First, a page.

I admit it. Tenders can be a bugger to write. A nightmare. They’re time consuming. Intense. Detailed. Tedious. And sometimes, they’re incredibly stressful. Definitely not for the faint-hearted. Or the inexperienced.
I’ve been writing tenders for many years. I’ve written more tenders in my lifetime than I can count. I probably fell into the role more by chance than by design, because I could write well, and was very organised. Perfect fit, so my boss thought. And he was right. Partially.
With a few more wise, and some well-disguised, grey hairs on my head, I know that to be exceptional, and to write a winning document, takes much more than good writing and organisation. To write a winning tender you have to answer yes to most, if not all, of these questions.
How do you think you’ll rate? Can you write a winning tender?
1. Are you more organised than an army of ants?
Yes. It takes much more than organisation. But organisation is most important aspects of tender writing. If you’re disorganised, say good-bye to writing a quality document. And you might meet your tender deadline, but you may end up on stress leave with severe post-tender distress. Tender deadlines are often suffocatingly tight. Sometimes one week. Sounds like a long time, but it’s not. If you don’t draw up a tender timeline, share it with your tender team and stick to it, the end result won’t be pretty. You and your team need to know what needs to be done, who needs to do it, when it needs to be done by and, most importantly, when it’s due. Oh, and someone needs to be firmly in control of the ship.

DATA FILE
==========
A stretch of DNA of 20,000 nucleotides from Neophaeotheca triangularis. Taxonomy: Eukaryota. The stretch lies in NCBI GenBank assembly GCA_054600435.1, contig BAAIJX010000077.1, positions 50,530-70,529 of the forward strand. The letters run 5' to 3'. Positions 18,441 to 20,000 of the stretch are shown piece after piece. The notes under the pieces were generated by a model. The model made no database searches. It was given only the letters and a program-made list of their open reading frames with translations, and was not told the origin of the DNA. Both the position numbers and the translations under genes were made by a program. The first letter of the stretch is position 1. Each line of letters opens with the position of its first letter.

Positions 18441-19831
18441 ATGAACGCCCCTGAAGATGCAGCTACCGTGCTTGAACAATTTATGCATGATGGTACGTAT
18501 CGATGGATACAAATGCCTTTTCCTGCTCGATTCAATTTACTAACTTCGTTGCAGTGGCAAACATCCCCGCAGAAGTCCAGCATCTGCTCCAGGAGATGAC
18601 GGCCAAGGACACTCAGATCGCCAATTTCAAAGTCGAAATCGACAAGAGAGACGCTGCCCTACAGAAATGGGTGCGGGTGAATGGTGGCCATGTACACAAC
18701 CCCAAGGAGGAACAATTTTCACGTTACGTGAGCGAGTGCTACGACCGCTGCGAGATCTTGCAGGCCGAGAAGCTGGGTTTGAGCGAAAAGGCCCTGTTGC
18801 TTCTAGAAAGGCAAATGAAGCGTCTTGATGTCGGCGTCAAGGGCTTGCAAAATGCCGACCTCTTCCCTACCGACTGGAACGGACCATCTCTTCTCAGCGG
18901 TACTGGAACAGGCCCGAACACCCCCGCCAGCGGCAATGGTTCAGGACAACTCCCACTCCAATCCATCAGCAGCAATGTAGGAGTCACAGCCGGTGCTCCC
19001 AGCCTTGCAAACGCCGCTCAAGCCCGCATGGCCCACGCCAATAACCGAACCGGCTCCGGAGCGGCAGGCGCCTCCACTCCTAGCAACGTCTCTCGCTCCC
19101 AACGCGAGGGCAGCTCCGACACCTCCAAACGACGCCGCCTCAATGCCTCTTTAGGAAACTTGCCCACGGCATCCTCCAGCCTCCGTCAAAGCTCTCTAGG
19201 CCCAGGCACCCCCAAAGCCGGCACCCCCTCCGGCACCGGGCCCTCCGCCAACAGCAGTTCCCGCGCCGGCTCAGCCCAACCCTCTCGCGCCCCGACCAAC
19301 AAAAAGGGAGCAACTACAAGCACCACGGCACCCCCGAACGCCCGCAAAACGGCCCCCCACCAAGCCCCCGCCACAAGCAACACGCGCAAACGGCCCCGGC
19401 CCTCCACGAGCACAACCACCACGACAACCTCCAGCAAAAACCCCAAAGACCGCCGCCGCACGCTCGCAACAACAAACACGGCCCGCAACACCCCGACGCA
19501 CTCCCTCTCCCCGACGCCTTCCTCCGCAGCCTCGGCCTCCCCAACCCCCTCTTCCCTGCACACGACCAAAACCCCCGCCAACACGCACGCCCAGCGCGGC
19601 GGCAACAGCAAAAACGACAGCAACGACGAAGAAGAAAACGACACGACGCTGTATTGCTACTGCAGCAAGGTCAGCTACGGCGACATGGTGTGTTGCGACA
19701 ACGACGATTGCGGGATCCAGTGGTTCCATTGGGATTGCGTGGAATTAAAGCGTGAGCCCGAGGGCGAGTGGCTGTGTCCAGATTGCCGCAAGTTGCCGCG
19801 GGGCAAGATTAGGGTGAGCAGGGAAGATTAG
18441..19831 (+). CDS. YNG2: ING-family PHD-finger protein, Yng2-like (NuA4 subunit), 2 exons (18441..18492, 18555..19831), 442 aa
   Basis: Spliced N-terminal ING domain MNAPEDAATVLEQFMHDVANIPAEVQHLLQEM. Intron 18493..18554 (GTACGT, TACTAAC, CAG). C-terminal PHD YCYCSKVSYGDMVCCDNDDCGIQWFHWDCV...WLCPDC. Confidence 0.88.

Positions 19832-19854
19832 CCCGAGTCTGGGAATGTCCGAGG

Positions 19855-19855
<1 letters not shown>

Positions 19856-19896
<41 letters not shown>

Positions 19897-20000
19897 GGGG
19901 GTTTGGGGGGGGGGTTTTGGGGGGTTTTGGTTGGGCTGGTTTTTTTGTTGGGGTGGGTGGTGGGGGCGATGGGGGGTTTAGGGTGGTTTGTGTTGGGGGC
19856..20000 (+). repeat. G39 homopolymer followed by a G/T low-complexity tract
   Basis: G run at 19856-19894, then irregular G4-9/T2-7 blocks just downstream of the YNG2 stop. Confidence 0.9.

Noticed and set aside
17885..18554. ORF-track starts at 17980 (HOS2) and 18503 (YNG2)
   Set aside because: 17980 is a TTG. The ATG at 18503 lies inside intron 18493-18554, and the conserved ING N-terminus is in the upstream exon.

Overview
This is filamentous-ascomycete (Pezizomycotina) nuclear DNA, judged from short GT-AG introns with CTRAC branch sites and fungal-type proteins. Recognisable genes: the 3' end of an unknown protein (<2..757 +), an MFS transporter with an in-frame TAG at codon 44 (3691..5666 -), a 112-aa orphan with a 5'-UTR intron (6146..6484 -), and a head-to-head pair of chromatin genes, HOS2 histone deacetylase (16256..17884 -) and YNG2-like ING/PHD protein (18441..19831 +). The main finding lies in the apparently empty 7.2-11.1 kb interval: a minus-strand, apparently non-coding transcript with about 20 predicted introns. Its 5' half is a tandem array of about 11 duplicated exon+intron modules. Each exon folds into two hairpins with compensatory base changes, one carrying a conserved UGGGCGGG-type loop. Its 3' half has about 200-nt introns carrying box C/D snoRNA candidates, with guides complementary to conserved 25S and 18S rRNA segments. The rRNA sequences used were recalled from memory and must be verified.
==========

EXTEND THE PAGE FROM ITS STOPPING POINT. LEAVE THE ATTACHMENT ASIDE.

2. Do your detective skills outshine Mr Watson’s?
The difference between a good tender document and an outstanding tender submission is the quality of the background research that’s done before writing starts. Notice I said quality. Not quantity. Research well and you’ll be off to a great start. Showing an understanding of the potential client’s needs, goals, challenges – in a clever way throughout the document – will put you in good stead to attract positive attention. Don’t forget to find out who the decision makers – and influencers – are. And what’s important to them. And why they’re tendering. A bit of detective work goes a long way.
3. Do you have more stamina than a marathon runner?
To run a marathon, you have to be well-trained, calm and pace yourself. And always be prepared for the unexpected. Because no two races are the same. Just like tenders.
Always be prepared for curly questions. Ambiguity. Repetitive questions. And always go back to the potential client for clarification. Don’t fall into the old copy/paste trick (and aren’t we all guilty of that at times). Be ready for seemingly endless rounds of edits and reviews. For reworking and tweaking. And on a big tender, just like in a marathon, at some stage you may hit the wall. Responses come in thick and fast. Usually at the end of the day when a new draft is due tomorrow. Fortunately, just like a marathon, you get a second wind and you’ll (hopefully) glide over to the finish line, on time. On a high. It isn’t a marathon. But sometimes it sure feels like it is.